Certification Frustration

By | November 7, 2013

This post originally appeared on TechWell.

Peter VaihanskyWith agile development steadily gaining in popularity, we are witnessing the proliferation of various sorts of agile certifications. The most popular by far is the Certified ScrumMaster (CSM) training and certification, which is now available in abundance all over the country and beyond. However, the CSM boom is not without controversy in agile circles.

To become a Certified ScrumMaster, you first need to take a standard two-day CSM training course, which in most cases will cost you about two thousand dollars. After that, you take an online test, where you have to answer correctly at least twenty-four out of thirty-five multiple-choice questions. The test, according to numerous accounts, is exceedingly easy and only serves to establish familiarity with the basic concepts, roles, and artifacts of Scrum.

Interestingly, it is not possible to just study the material, take the test, and become certified. Some suggest that the whole point of CSM certification is to drive business to the trainers accredited by the Scrum Alliance.

Scott Ambler makes the case that the problem with the CSM designation lies in the usage of the words certified and master. The “master” part comes from the ScrumMaster role in the Scrum canon; there is nothing to be done about that. However, the word “certified” itself has problematic connotations. When we hear “certified physician” or “certified electrician,” we typically think of some kind of professional screening body that is vouching for a particular individual’s ability to do a good job.

However, being a Certified ScrumMaster simply means you have attended a training workshop and passed an online test. It says nothing about your ability to work with a Scrum team or to run a successful Scrum project.

The CSM certification process is in stark contrast to, say, the Project Management Professional (PMP) certification. The PMP certification has stringent education and experience requirements that are audited and validated. Candidates should expect to study thirty-five hours or more in preparation, regardless of their experience (most PMP preparatory courses are about three months long). The test itself consists of two hundred questions and is taken in a controlled environment with no access to supporting materials.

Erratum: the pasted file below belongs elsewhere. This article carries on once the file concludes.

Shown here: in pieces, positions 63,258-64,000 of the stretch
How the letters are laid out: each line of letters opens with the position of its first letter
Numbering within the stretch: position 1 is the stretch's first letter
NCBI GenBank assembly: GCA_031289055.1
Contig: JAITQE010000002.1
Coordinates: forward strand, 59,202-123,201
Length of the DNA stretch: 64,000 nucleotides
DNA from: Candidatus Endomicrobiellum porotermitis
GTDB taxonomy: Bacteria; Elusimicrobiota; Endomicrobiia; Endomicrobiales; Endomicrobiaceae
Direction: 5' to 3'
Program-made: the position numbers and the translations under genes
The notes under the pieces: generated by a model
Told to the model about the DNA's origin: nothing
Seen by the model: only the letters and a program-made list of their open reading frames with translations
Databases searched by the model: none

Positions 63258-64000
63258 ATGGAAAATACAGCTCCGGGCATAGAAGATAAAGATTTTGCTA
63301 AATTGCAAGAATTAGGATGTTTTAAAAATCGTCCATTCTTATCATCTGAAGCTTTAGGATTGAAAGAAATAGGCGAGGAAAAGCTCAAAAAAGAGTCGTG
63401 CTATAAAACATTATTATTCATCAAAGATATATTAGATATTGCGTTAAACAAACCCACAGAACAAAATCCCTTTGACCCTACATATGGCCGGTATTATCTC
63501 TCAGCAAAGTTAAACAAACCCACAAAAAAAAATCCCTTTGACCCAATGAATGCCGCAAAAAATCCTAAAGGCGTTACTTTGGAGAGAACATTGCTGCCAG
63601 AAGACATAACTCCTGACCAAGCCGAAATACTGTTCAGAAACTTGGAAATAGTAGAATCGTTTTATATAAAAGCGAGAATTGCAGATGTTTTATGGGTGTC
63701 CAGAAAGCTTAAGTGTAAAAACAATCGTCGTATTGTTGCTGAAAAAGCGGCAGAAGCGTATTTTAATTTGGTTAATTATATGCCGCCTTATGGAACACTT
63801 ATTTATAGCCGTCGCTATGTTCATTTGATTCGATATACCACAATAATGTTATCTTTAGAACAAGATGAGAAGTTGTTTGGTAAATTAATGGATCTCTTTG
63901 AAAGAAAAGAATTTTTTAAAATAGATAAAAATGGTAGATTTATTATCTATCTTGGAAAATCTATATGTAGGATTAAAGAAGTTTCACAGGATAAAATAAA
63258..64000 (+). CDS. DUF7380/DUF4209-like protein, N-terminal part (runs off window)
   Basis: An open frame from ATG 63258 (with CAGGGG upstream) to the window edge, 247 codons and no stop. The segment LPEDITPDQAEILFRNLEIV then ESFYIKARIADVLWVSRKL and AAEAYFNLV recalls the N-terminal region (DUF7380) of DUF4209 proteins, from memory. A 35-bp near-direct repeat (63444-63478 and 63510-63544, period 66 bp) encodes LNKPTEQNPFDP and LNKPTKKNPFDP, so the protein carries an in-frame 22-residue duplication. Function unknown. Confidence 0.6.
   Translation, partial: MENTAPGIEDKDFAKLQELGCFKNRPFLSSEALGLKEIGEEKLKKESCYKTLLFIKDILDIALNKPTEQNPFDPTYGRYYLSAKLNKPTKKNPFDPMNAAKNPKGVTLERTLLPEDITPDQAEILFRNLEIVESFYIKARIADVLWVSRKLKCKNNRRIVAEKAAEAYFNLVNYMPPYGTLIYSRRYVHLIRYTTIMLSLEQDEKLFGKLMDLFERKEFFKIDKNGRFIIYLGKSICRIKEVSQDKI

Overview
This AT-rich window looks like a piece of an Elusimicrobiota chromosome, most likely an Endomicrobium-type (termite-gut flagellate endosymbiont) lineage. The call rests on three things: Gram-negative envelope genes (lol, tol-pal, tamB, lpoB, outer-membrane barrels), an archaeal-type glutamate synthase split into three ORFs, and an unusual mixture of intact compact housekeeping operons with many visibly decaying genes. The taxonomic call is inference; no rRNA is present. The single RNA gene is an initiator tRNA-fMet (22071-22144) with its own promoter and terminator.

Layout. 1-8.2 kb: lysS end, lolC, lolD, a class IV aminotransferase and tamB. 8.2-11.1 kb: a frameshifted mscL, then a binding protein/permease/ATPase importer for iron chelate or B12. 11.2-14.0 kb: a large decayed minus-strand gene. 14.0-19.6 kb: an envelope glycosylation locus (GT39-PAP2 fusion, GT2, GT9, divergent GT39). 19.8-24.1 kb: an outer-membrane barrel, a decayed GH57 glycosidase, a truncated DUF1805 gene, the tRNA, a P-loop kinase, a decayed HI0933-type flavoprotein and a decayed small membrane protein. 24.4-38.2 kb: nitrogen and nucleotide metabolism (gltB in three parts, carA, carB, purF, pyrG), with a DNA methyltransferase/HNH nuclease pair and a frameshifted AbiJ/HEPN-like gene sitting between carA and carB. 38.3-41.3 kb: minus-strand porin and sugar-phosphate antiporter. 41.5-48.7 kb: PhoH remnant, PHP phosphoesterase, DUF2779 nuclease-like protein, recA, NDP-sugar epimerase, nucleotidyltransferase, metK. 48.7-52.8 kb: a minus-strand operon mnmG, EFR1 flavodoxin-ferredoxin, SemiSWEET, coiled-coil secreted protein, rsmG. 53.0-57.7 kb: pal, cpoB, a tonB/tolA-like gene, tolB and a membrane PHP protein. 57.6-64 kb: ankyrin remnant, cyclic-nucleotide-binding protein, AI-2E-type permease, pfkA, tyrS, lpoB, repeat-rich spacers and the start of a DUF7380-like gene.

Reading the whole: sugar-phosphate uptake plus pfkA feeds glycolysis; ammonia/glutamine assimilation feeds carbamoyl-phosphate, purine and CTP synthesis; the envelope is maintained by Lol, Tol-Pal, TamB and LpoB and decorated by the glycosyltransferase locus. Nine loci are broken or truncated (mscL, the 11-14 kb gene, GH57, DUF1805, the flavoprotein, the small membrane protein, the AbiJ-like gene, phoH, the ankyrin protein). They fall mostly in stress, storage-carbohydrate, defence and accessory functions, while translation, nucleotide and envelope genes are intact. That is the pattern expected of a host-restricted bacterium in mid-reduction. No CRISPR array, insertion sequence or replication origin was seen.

Agile Alliance, in its position statement on certifications, promotes what I think is a reasonable position, echoed by several professionals in the industry. The group recognizes that CSM certification is knowledge-based and easy to achieve and says employers should only have confidence in certifications that are skill-based and difficult to achieve—although Agile Alliance’s position is also that employers shouldn’t be obsessed with certification anyway.

To be fair, the Scrum Alliance never claims that the CSM certification establishes anything beyond what it actually does. Maybe this debate would not exist if the Scrum Alliance offered a certificate of completion instead of the title of Certified ScrumMaster.

What are your thoughts on CSM certification?

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